Los Angeles Akin Gump associate Scott Street discusses Wednesday’s decision in Pearson v. Callahan (No. 07-751).

On Wednesday, in an opinion authored by Justice Alito, the Supreme Court unanimously reversed the Tenth Circuit's decision in Pearson v. Callahan and discarded the rigid two-step process for analyzing a qualified immunity defense that it had developed in Saucier v. Katz. Under Saucier, lower courts had to determine, first, whether a constitutional violation had occurred in the case and then decide, second, whether the defendant's actions violated clearly established federal law. If the court answered either question in the negative, then qualified immunity shielded the defendant from liability.

Background

To recap, in Pearson, an informant had identified Afton Callahan as a local drug dealer; law enforcement officers then sent him to visit Callahan to both ensure that Callahan had drugs and arrange a drug buy. The informant then came back to the officers. At that point, the officers almost certainly had probable cause to arrest Callahan and search his home, and they could have sought a warrant to do so. Instead, they waited two hours, provided the informant with a marked bill, wired him, and sent him back to Callahan's home to complete the purchase. When the informant completed the sale, he signaled the officers, who entered the home without a warrant and arrested Callahan.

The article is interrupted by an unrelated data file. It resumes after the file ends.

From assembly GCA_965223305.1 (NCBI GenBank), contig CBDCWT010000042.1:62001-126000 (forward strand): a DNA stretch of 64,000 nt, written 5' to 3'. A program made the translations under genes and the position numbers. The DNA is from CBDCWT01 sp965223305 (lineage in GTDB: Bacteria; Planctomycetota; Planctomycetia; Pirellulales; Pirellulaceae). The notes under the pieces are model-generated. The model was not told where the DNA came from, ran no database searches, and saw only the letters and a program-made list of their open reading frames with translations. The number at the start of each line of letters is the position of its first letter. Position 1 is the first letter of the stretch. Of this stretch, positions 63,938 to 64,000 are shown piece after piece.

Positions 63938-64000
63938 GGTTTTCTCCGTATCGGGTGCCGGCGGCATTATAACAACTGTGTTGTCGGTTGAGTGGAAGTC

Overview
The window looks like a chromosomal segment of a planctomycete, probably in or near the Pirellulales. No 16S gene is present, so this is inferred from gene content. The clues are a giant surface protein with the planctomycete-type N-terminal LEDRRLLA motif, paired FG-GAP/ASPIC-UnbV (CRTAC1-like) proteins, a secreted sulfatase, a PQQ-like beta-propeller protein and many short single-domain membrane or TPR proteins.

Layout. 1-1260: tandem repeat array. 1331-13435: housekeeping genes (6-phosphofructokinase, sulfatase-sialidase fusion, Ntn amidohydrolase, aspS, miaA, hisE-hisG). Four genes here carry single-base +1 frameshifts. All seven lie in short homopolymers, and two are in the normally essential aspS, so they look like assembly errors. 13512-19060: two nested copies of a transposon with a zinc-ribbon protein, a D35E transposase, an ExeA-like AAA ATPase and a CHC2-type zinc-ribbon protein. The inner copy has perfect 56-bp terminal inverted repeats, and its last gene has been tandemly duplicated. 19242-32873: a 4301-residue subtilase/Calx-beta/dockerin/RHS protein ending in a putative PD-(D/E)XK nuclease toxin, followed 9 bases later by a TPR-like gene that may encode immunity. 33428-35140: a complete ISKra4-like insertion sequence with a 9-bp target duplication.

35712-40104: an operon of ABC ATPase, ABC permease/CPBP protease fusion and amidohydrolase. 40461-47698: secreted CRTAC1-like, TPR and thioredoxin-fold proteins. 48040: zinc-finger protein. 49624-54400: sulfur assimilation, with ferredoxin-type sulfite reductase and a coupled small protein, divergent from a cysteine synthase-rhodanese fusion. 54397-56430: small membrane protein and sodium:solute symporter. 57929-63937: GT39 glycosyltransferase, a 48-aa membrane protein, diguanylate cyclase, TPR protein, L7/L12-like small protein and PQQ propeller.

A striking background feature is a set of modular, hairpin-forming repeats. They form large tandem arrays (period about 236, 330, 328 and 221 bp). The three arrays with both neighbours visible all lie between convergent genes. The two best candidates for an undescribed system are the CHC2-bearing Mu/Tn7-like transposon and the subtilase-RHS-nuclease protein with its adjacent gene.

Callahan was convicted of unlawful possession and distribution of methamphetamine, but the Utah Court of Appeals vacated that conviction. Callahan then sued the law enforcement officers under 42 U.S.C. § 1983 for violating his Fourth Amendment rights. The district court granted the officers' motion for summary judgment because it found, based on the "consent once-removed" doctrine that several courts had recognized, that the officers did not violate clearly established federal law in entering Callahan's home. The Tenth Circuit reversed that decision. Following the two-step Saucier process, the Tenth Circuit found, first, that the officers' conduct violated Callahan's Fourth Amendment rights (rejecting the "consent once-removed" doctrine) and, second, that the officers' conduct violated Callahan's clearly established right "to be free in one's home from unreasonable searches and seizures." Therefore, the Tenth Circuit concluded, qualified immunity did not bar Callahan's claim.

The Supreme Court's Decision on the Merits: Qualified Immunity Bars Callahan's Claim

The Supreme Court disagreed with that conclusion. It noted that "[w]hen the entry at issue here occurred in 2002, the "consent-once-removed' doctrine had gained acceptance in the lower courts." The Court held that the officers "were entitled to rely on these cases, even though their own Federal Circuit had not yet ruled on "consent-once-removed' entries."